A tender flaw deserves compassion: There are many reasons children may not communicate feelings well, and all deserve compassion not punishment. For example, research shows that children who are well cared for and attached to their caregivers display a more complex emotional vocabulary allowing them to describe physiological and psychological states like hunger, thirst, anger, confusion. They make relevant decisions based on those feelings. This is a learned skill. Children who have not learned this skill or are maltreated do not display this vocabulary. Their parents may not have these skills or this vocabulary to pass on. The child may simply mimic the disorganized emotional response of the parent who does not know how to regulate emotions. We commonly refer to this as "acting out." This is acting outwardly those feelings that have no words.
The StoryBook Project StoryBook Series Selections
#traumainformedschools #SEL #socialemotionalliteracy #childwelfare #atriskchildren
Emotional Literacy was a term first used by Claude Steiner (1997) who says: Emotional literacy is made up of 'the ability to understand your emotions, the ability to listen to others and empathize with their emotions, and the ability to express emotions productively. ... Having a sense of empathy.
Emotional Regulation: Name Them to Tame Them
Child development experts and neuroscience agree that naming emotions helps children to regulate them. Emotional regulation is the ability to manage emotions and their related actions. The StoryBook Project illustrates this concept in a simple to comprehend series of art with a short fable just right for adults and children to discuss. The work can be used as a training tool for staff, parents, or others audiences.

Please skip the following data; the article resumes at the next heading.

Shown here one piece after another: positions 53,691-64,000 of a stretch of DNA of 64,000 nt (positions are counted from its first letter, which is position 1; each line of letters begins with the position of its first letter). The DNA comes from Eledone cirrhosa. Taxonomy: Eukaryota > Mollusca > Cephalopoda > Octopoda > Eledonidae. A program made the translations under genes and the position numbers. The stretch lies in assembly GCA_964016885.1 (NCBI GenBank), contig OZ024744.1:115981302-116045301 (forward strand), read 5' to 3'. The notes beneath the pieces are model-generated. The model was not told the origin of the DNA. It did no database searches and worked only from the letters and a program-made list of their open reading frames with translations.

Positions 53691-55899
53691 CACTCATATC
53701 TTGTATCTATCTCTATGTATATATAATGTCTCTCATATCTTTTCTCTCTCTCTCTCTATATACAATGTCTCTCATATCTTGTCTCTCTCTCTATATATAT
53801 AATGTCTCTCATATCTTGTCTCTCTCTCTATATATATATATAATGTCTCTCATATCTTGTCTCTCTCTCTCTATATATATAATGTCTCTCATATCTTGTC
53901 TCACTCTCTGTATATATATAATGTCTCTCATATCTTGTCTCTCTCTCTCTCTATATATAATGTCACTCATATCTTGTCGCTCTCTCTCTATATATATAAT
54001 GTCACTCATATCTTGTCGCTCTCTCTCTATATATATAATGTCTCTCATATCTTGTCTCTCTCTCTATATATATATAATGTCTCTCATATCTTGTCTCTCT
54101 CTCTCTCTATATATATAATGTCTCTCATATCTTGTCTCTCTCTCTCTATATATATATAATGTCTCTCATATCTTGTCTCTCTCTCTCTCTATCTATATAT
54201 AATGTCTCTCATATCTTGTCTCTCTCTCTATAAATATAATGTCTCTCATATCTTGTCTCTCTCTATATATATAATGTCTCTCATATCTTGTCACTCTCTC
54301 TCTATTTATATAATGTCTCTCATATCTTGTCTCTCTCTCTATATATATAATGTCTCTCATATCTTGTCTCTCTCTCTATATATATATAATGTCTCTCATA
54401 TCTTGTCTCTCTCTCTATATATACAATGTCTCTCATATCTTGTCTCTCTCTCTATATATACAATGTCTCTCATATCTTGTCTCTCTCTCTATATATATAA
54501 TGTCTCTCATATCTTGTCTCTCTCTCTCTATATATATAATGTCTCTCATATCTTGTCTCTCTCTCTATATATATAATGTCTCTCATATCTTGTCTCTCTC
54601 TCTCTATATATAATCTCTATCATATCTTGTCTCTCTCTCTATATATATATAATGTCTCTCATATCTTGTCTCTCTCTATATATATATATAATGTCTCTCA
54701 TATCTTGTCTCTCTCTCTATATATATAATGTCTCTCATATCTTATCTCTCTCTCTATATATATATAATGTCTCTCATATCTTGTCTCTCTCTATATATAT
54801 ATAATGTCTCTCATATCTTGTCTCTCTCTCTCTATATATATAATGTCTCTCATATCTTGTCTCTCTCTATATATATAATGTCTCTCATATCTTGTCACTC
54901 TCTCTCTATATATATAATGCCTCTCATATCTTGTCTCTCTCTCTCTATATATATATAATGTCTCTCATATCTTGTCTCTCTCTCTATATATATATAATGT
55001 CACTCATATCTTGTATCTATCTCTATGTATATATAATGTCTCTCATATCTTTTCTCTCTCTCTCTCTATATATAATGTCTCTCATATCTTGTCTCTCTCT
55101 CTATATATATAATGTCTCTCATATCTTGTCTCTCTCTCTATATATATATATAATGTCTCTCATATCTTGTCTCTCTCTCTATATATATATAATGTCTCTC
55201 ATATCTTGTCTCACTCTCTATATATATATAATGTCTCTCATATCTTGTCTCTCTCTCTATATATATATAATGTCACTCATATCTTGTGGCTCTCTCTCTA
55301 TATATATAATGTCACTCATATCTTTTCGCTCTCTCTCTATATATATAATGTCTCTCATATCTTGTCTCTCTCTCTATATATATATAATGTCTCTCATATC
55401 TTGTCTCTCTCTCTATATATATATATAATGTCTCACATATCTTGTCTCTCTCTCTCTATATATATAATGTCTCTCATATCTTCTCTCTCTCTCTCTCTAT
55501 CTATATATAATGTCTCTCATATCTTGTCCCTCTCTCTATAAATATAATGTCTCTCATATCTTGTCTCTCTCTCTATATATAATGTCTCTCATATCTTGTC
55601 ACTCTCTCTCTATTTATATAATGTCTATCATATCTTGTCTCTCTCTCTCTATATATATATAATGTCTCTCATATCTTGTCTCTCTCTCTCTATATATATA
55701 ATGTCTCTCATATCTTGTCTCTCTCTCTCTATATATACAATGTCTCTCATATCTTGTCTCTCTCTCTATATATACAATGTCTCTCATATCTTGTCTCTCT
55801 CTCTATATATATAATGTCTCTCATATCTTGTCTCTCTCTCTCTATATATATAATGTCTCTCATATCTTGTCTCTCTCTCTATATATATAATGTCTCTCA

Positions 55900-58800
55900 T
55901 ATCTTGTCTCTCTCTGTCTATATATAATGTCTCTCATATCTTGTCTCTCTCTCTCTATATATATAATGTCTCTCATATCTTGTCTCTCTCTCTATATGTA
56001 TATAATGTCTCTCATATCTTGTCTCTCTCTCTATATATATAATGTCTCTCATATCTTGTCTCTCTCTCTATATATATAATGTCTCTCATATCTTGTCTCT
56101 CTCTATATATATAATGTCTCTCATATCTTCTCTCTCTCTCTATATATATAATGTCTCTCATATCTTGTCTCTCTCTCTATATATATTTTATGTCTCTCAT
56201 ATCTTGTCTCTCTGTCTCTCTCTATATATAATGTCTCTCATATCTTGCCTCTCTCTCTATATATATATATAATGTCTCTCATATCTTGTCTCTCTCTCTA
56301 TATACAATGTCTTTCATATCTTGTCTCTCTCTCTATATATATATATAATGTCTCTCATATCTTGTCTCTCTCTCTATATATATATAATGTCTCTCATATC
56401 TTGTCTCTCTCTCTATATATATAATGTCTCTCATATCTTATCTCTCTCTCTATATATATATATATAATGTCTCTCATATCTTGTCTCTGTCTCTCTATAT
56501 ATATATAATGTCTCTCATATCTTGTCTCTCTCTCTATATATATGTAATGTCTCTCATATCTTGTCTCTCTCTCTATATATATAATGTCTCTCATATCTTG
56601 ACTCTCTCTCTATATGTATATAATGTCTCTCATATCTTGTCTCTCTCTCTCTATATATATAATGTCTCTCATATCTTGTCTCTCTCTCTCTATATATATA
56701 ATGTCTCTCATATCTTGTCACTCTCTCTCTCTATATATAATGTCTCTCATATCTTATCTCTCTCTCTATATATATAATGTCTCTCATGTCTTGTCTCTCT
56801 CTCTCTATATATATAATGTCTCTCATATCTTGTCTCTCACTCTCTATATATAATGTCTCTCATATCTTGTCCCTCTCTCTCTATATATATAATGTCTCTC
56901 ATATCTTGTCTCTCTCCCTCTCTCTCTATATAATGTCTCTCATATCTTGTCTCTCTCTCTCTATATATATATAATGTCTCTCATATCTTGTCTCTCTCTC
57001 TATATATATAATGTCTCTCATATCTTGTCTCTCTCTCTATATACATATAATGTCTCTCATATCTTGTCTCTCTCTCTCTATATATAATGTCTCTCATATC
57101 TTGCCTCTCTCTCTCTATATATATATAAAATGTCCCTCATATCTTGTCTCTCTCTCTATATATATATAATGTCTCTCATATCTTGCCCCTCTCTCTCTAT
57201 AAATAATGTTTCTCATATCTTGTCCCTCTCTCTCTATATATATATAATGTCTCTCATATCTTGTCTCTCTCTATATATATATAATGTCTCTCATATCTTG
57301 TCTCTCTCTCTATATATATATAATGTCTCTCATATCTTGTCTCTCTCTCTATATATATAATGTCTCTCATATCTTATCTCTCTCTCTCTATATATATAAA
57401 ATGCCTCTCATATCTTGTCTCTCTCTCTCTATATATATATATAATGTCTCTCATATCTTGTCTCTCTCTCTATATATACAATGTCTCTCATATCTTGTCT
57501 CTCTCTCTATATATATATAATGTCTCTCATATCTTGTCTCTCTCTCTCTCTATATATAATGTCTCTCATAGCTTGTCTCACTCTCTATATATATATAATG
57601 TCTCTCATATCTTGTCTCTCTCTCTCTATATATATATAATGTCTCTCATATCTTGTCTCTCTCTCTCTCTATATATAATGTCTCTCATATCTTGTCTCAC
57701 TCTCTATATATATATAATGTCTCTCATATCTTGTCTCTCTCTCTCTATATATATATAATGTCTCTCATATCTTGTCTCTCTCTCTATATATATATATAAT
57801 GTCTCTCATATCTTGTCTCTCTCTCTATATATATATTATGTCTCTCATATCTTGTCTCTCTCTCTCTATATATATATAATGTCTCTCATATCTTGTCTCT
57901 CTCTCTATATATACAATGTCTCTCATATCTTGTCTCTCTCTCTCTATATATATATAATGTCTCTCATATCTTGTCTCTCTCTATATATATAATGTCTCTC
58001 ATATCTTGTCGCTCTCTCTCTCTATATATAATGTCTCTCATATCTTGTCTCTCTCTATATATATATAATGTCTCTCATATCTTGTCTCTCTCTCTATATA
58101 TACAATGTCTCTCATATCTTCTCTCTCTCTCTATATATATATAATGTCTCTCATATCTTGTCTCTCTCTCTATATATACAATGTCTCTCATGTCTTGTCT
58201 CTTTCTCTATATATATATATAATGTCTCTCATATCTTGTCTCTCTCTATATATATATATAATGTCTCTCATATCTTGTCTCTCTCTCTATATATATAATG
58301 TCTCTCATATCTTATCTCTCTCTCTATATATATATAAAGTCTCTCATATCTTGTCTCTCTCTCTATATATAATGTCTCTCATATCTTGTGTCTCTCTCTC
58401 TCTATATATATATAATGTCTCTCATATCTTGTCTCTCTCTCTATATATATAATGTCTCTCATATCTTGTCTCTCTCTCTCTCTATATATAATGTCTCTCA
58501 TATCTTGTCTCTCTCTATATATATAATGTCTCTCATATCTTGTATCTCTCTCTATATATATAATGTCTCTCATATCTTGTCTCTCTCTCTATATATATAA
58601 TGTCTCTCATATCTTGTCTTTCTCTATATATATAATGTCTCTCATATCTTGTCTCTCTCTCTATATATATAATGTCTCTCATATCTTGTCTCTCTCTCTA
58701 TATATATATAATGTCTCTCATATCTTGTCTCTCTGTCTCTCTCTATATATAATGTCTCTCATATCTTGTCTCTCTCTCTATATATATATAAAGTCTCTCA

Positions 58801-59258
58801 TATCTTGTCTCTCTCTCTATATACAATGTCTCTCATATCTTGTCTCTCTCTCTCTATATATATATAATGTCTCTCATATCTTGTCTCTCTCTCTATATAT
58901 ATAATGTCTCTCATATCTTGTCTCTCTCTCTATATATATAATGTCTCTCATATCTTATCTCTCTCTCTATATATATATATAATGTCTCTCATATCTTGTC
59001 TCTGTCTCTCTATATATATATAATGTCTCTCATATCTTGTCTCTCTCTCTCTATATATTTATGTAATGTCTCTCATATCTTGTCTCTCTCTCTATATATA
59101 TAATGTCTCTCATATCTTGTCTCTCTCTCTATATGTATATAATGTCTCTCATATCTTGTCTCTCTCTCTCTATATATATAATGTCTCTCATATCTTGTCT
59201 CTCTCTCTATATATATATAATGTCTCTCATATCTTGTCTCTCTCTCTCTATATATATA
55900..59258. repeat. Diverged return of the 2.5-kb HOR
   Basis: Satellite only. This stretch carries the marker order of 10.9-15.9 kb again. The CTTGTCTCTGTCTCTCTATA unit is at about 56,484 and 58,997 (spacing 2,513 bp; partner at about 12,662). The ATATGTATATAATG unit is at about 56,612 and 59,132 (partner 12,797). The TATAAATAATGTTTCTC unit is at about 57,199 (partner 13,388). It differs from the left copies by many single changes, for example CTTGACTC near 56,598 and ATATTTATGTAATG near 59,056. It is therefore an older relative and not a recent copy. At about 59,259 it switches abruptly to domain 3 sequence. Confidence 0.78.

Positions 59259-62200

SIMPLE HOW TO RESOURCES for parents and children from Michigan State University
FUN EMOTIONAL NAMING FOR ADULTS from Psychology Today
The Emotional Ecosystem
The concept of the emotional ecosystem was defined for this project as follows: the range of emotions, limited or complex, an individual accepts and uses to interact and make decisions. Attempting to banish, or suppress emotions throws the system into an imbalance.
A healthy Emotional Ecosystem is one that keeps you feeling mostly content. Ups and downs occur, but you recover well. A healthy emotional ecosystem is sustainable, allows you to maintain inner balance, and to thrive even in the face of change and adversity. It is typically diverse, that is, you can recognize a number of emotions; it has the ability to maintain its structure (organization and diversity) so you function well (vigor) over time in the face of external stress (resilience). Like any ecosystem, the healthy emotional landscape changes and adapts as it encounters stress of life.
An unhealthy Emotional Ecosystem leaves you feeling a victim of emotions. Small stresses can feel overwhelming, or you become numb. The unhealthy system may become disorganized and limited ( you can only recognize and name a few emotions, i.e. fear and anger), it lacks vigor (functions poorly) and cannot maintain itself well during stressful periods (lacks resilience). You may feel emotionally overwhelmed by life's challenges and changes, lash out in anger and blame others, or internalize stress as anxiety or depression. Like any ecosystem, the unhealthy emotional landscape borders on collapse if it encounters a severe stress.
The StoryBook Project
T-shirt illustration "Collateral Damage" 2015, Marcy Orendorff
Integral to my art mission is supporting emotional literacy and emotional learning programs. My graphic design, art ,and illustrations have been used in solo shows, at benefits and fundraisers, on posters and t-shirts for twenty years.